Tracking safety training is the only way to ensure compliance with regulatory requirements. But in my experience, it can be one of the most tedious tasks for an EHS department.
Follow these best practices to simplify how your team manages safety training records.
Use learning management software
By far, the best way to track training is to use learning management software (LMS). That’s because it cuts down on the administrative work you have to do.
As someone who’s tracked training manually with Excel, I can tell you that software makes a huge difference. I remember printing out training logs every month and highlighting upcoming due dates by hand. And then we’d have to manually review everything to make sure we didn’t miss anything. It was exhausting.
Here are some of the software features that you can use to track employee training more effectively:
- Automatic reminders for upcoming training
- Class scheduling
- Remote training capabilities
- Automatic updates to training logs
- Central storage of company training materials
If upgrading to software isn’t an option for you right now, there are plenty of other ways to improve your tracking process.
Standardize your training records
One of the biggest opportunities for manual tracking systems is standardization of the training logs. Because here’s the simple truth:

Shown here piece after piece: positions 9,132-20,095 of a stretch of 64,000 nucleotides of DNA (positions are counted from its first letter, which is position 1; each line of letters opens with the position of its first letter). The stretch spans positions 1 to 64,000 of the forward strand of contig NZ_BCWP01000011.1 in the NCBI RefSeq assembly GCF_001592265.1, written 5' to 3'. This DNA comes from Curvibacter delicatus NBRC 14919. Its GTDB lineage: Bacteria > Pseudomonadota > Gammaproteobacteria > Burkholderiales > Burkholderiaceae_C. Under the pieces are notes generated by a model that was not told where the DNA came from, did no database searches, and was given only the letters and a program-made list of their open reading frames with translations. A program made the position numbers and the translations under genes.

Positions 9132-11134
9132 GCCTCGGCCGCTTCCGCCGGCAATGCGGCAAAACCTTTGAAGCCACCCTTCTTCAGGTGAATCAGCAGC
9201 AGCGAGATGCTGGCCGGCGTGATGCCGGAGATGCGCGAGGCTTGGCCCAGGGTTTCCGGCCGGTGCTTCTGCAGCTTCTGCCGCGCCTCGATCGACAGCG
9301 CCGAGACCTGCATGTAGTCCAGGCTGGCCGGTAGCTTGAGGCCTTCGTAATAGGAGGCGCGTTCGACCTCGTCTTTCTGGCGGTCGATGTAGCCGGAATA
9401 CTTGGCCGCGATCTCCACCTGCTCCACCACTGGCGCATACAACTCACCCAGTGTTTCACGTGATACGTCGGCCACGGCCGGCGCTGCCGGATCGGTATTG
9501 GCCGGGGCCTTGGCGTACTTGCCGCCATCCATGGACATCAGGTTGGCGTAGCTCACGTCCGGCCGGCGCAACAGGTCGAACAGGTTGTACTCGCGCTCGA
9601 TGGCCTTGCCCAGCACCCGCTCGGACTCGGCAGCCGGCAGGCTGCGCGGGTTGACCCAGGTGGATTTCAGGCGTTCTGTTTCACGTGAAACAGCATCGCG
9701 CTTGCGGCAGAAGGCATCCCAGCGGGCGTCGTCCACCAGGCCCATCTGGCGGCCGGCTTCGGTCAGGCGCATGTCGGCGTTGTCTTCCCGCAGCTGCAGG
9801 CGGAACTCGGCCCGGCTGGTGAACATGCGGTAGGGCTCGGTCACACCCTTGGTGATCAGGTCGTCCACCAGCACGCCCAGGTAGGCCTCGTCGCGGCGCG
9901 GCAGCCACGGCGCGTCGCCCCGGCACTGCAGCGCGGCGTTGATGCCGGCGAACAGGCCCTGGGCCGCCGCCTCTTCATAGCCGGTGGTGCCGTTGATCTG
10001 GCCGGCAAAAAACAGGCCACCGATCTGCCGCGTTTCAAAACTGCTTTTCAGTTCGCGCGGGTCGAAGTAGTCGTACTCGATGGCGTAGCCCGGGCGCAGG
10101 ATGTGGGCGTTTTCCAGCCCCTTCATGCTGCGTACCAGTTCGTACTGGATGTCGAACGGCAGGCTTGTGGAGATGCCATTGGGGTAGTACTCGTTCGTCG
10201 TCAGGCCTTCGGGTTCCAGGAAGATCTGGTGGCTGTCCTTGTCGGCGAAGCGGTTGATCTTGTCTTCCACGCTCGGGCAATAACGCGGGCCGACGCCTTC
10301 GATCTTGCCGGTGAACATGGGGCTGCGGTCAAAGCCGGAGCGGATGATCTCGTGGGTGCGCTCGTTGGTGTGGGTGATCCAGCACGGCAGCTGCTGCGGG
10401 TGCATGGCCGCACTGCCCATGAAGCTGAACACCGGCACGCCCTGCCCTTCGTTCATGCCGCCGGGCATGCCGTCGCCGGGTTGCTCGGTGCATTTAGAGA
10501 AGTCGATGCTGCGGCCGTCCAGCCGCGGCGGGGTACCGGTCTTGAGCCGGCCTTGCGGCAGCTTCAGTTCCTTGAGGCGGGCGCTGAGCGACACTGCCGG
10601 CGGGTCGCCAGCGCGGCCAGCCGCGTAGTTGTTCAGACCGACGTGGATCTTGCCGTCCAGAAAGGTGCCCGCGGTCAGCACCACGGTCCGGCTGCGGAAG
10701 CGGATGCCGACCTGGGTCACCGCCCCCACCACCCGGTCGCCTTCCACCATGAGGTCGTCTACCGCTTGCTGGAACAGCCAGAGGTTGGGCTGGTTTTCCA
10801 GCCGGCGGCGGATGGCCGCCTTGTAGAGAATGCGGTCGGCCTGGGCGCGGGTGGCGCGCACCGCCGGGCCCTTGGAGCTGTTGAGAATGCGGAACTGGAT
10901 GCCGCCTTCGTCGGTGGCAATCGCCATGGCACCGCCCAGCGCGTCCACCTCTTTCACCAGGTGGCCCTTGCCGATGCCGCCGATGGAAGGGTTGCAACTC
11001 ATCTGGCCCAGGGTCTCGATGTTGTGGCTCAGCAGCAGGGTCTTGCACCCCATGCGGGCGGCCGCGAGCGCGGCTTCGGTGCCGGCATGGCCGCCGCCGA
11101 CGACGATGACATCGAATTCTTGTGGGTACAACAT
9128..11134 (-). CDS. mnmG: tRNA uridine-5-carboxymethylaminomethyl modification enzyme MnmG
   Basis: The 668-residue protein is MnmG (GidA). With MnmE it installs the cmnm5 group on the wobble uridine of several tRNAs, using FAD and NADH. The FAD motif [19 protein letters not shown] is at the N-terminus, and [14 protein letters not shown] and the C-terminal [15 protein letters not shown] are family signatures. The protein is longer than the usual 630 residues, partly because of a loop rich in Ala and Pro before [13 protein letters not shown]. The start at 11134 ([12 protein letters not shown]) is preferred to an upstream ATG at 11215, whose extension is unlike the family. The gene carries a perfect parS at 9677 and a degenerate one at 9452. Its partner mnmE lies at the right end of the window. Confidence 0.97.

If you don’t have a standard format for training documentation, you will make errors.
When it comes to training records, you want to standardize things like:
- Names of courses
- Syntax for naming important files
- Location of training documents (course materials, progress logs, etc.)
This will save you time by making it easier to find important training documents.
Flag compliance training requirements
Another best practice is to keep close tabs on your regulatory training requirements. You might consider tracking which safety training items are required for each job or task.
That way, you can better filter for the employees in those areas and ensure that they’re up to date.
If using an Excel spreadsheet to track training, use conditional formatting and data validation rules to flag upcoming or past due requirements. This makes it easier to visualize the status of your workforce’s compliance.
Here’s a quick tutorial on conditional formatting to use as an example:
Delegate safety training tracking tasks
Monitoring training requires several hours of work per week if you do it manually (at least in my experience). To manage the workload, delegate tasks to different members of the EHS team. That way, no one person takes on the entire burden alone.
Delegate manual recordkeeping tasks like:
- Updating completed training logs every week
- Creating or updating training materials (PowerPoints, videos, etc.)
- Sending out training reminder emails to managers and workers
- Compile monthly training progress reports
The added benefit of splitting up the workload is that it creates a checks and balances system. Because there are multiple people involved in tracking, you’re less likely to overlook important deadlines.
Safety training tracking with Frontline LMS
Regardless of what method you use, tracking safety training is easier with a standard process in place. If, however, you are thinking of upgrading to learning management software, check out Frontline LMS.
It’s a full-service platform for assigning, tracking, and documenting safety training. Here are just a few of the features Frontline LMS provides:
- Automated reminders for upcoming or past due training
- Reliable cloud storage of training records
- Workforce management tools
- Class scheduling
- Remote learning capabilities with the Frontline mobile app